Further boost for nature in the Danube Delta with final konik horse release

Posted: 21st January 2021

Photo: Andrey Nekrasov / Rewilding Europe

A herd of 20 konik horses has been released onto Ermakov Island in the Ukrainian part of the Danube Delta, as part of reintroduction efforts carried out by the ELP-funded Danube Delta project. The animals were translocated from Latvia at the end of October, and are now roaming free – enhancing the nature around them through browsing, grazing and fertilising. The project hopes the animals will also help to attract more tourists to the area, thereby boosting the local economy.

Watch a short video of the konik release below:

With funding from the Endangered Landscapes Programme, Rewilding Europe’s work in the transboundary Danube Delta project area scaled up significantly at the end of 2018. Such efforts, which include the translocation of large grazers including Konik horses, water buffalo, kulan (a type of wild ass) and fallow deer are focused on the recovery of natural landscapes, their natural processes (such as flooding and natural grazing) and associated flora and fauna across a minimum of 40,000 hectares (400 square kilometres) of the delta in Romania, Moldova and Ukraine.

The newly released animals join a 23-strong herd of konik horses and a herd of 18 water buffalo (released in two shipments) – both introduced in 2019. The konik and water buffalo herds have acclimatised well to their new environment, with three konik foals and three buffalo calves born last year. The animals will now be allowed to breed naturally and reshape the landscape, though translocations may take place if populations become too large.

“Following the successful release of konik horses last year, this follow-up translocation will increase much-needed natural grazing in the Danube Delta,” explains Mykhailo Nesterenko, Executive Director of Rewilding Ukraine and project lead. “The newly released horses will complement the water buffalo, konik horses and deer already released and living wild in the delta, with all of these herbivores helping to create more diverse habitats and a richer biodiversity through their grazing.”

The animals released on Ermakov Island join a 23-strong herd of koniks released in 2019. Photo: Andrey Nekrasov / Rewilding Europe.

With the water buffalo grazing on low-level grasses in river basins and marshes, and koniks browsing a range of vegetation, together the animals create a more diverse delta landscape than one of these herbivorous species could accomplish alone.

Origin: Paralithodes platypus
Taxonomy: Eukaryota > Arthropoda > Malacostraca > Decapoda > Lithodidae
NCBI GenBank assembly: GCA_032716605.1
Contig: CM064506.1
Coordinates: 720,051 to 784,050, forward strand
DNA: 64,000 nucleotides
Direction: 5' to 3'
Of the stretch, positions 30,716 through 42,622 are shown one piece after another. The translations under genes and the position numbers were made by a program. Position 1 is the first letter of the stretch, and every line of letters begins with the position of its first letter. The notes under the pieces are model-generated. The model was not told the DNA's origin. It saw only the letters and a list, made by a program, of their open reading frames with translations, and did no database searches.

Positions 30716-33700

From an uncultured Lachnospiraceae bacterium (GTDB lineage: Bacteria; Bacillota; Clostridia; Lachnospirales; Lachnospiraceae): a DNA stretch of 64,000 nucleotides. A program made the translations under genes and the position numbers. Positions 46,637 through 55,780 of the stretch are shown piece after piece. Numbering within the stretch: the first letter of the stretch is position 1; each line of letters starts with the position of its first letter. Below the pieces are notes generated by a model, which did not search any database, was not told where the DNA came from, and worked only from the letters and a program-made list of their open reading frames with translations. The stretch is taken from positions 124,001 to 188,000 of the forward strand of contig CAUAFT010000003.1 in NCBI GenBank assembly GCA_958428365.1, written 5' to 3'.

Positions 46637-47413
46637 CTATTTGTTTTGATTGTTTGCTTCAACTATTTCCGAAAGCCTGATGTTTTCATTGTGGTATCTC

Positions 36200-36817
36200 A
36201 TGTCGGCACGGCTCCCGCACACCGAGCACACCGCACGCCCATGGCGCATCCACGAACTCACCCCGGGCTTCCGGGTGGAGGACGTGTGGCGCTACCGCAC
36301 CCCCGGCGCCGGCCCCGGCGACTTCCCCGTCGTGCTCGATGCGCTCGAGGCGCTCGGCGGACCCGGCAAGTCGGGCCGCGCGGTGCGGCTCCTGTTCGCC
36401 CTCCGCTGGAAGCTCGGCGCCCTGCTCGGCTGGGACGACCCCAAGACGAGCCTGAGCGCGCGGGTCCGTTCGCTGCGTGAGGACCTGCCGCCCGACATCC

The grazing impact of konik horses released on Ermakov Island is also enhanced by the fact the animals venture further into the water than water buffalo. Early analysis of satellite imagery has revealed that vegetation on the island has become slightly more varied compared to 2019 – while this could be related to the introduction of horses and buffalo, this needs to be verified with drones and further monitoring.

Like the extinct wild Eurasian horse known as the tarpan, from which they are descended, koniks are robust and well-suited to living in wild conditions (they are considered wild animals under Ukrainian law, rather than livestock). With an extremely resilient immune system, they can survive harsh winters and are capable of defending themselves against predators. The konik horses involved in the translocation were selected according to established family groups, which typically include elderly animals, breeding animals and their offspring.

In addition to regulating vegetation and landscapes, the konik horses, water buffalo and other herbivores of the Ukrainian Danube Delta are already drawing growing numbers of tourists, despite the impact of Covid-19. The Danube Delta project team is making efforts to establish the area as an attractive tourism destination, by helping local communities develop tourism infrastructure and marketing and help support a local, nature-based economy which supports people in the long-term.

Nature recovery in the Danube Delta directly benefits local communities through increased nature-based tourism. Photo: Magnus Lundgren / Rewilding Europe.

To find out more about this project, please visit the Danube Delta project page.

A version of this article first appeared on Rewilding Europe’s website.

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